Our current team members are another NNP and I; we are backed by the nursing staff, respiratory, lab, pastoral care, pharmacy and x-ray staffs. We collaborate with the Neonatologists at our sister hospital, which has the level 3 NICU. We are supported by the Pediatricians and Family Practice doctors who like us seeing their well babies during their hospital stay, freeing up the doctors’ clinic days.

At the Level 3 NICUs, I work with micro-preemies to term infants who are in the NICU for various reasons. The micro-preemies are of course, having respiratory distress and need support both with respiratory issues and numerous other issues during their prolonged stays in the NICUs. Term infants also can have respiratory problems, infection, neurological issues, electrolyte issues, and hypoglycemia. Infants can also experience Neonatal Abstinence Syndrome, a condition that may occur when pregnant women take drugs such as heroin, codeine, methadone, oxycodone, and buprenorphine.

During my shifts, I manage any problems that occur with patients, attend high risk deliveries, speak with mothers who come in to the hospital with preterm labor about what will happen at their delivery, and discuss all potential problems that may occur in the infant from head to toe going by systems. During the day shift is when the team rounds with the neonatologist on call to form a plan of care for the babies each day.

Our team at the University includes neonatologists who are available by phone during the evening and night hours, respiratory care therapists, pharmacists, social workers, hospital chaplains, speech therapists, and occupational therapists. We have weekly multidisciplinary team meetings to discuss the infants’ progress and plans of care for the week. The neonatology staff speaks with parents daily with updates on the infants’ status.

[OnlineFNPPrograms.com] You have extensive experience in high-risk pregnancy settings, as an NNP at both Hennepin County Medical Center and Rapid Regional Hospital, and in high-risk deliveries as an NNP at Allina Hospitals and Clinics. Could you please describe what it is like to work in such settings with mothers and neonates in need of intensive care and monitoring?

[Terri Jo Peterson, MSN, NNP-BC] Parents who have infants in the NICU, no matter what level of NICU care the infants require, are stressed. Reasons for stress are feelings of disappointment that the birth plan they typed so nicely for the OB staff wasn’t followed, because of urgent situations during labor and delivery with mom or baby. I always tell these parents the following: a birth plan for your labor and delivery can be read by the medical staff, but it is not read by your baby. If the baby is in trouble, the medical staff has to respond to what the baby or mom needs. I also tell them I can write what I want their baby to do as far as feeding etc. But the baby can’t read them either, so if he or she isn’t developmentally ready to do something, it won’t happen. It is a part of parenthood, your life suddenly revolves around this tiny human being and the babies are calling the shots. We have to react to what they need and they tell us with non-verbal cues. Open and frequent communication with parents and involving them in daily rounds helps the parents feel like they are a part of the infant’s daily care planning.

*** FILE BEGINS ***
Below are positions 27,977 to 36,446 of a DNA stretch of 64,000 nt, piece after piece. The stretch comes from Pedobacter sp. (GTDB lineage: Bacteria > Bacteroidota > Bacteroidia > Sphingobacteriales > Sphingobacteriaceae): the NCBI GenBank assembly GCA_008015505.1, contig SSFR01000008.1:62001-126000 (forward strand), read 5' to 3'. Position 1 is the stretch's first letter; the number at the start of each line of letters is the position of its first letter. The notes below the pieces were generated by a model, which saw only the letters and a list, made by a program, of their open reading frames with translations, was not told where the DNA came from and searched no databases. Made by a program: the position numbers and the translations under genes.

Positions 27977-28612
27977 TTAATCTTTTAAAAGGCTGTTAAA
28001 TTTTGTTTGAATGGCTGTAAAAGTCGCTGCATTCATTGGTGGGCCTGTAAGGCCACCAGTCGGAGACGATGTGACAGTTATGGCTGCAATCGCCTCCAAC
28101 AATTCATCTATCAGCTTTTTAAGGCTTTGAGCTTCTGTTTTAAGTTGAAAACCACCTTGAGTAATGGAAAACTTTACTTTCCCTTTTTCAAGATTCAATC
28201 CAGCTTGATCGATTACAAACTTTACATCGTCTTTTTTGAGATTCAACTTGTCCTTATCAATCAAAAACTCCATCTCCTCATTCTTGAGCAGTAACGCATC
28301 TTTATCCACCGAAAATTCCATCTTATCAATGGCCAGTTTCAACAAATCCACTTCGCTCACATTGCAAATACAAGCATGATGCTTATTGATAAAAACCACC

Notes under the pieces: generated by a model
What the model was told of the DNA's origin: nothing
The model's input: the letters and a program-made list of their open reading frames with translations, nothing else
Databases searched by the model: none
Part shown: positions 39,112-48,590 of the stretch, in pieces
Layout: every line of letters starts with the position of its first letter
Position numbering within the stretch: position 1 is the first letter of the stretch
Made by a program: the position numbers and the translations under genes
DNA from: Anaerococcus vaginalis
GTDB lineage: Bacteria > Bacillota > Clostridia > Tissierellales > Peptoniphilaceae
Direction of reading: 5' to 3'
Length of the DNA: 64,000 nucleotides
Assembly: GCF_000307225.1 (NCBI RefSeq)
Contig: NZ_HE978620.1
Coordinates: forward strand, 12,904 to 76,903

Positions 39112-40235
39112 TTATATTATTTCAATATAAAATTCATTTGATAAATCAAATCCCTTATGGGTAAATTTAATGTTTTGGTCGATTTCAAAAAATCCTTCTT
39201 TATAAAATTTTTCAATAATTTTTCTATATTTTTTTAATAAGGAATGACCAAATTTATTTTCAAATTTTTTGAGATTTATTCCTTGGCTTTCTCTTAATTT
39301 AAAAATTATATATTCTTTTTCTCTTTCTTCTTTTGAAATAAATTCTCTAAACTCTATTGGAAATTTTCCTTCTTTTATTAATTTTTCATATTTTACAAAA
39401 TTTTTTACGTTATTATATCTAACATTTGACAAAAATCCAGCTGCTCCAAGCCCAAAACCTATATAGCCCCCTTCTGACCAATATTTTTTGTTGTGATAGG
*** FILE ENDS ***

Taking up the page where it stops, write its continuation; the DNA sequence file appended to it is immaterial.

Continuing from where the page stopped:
[OnlineFNPPrograms.com] Could you please explain the different levels of care within the NICU, and the responsibilities that NNPs have at each level of care?

[Terri Jo Peterson, MSN, NNP-BC] The different levels of care in the NICU relate to how the hospital is licensed by the state. The level 2 NICU takes care of infants from 30 -34 weeks to term infants, and is usually staffed by neonatal nurse practitioners who round with the neonatologists or pediatricians, or round independently and manage the infants during the majority of the day, handle any problems that occur, admit and discharge infants along with attending high risk deliveries. Micro-preemies and infants requiring intubation with ventilation or having seizures, or in need of surgery or total body cooling will be transferred to the Level 3. The level 3 NICUs have the neonatologist on shift during the day for rounding along with 1-3 NNPs who help manage the infants during the day. At night, the NNP on call will manage any problems or admissions that occur in phone collaboration with the neonatologist on call.

[OnlineFNPPrograms.com] How do you assess and address patients’ needs in a fast paced and high risk environment, and how do you coordinate with social services and case management staff?

[Terri Jo Peterson, MSN, NNP-BC] Prioritization is a huge part of the job, especially during times of high acuity and a high number of occupied beds. You could have 2 infants who self-extubate at the same time and you need to respond to the one that is not tolerating bag mask ventilation before intubating the second child. The other thing is to know when and whom you need to call for help or to have questions answered. Depending on which neonatologist is on call, you may need to spend a good amount of time consulting with said neonatologist. Some neonatologists want to be called with every little thing; others trust your judgement more and will trust you will call with questions or to discuss something on which you need a second opinion.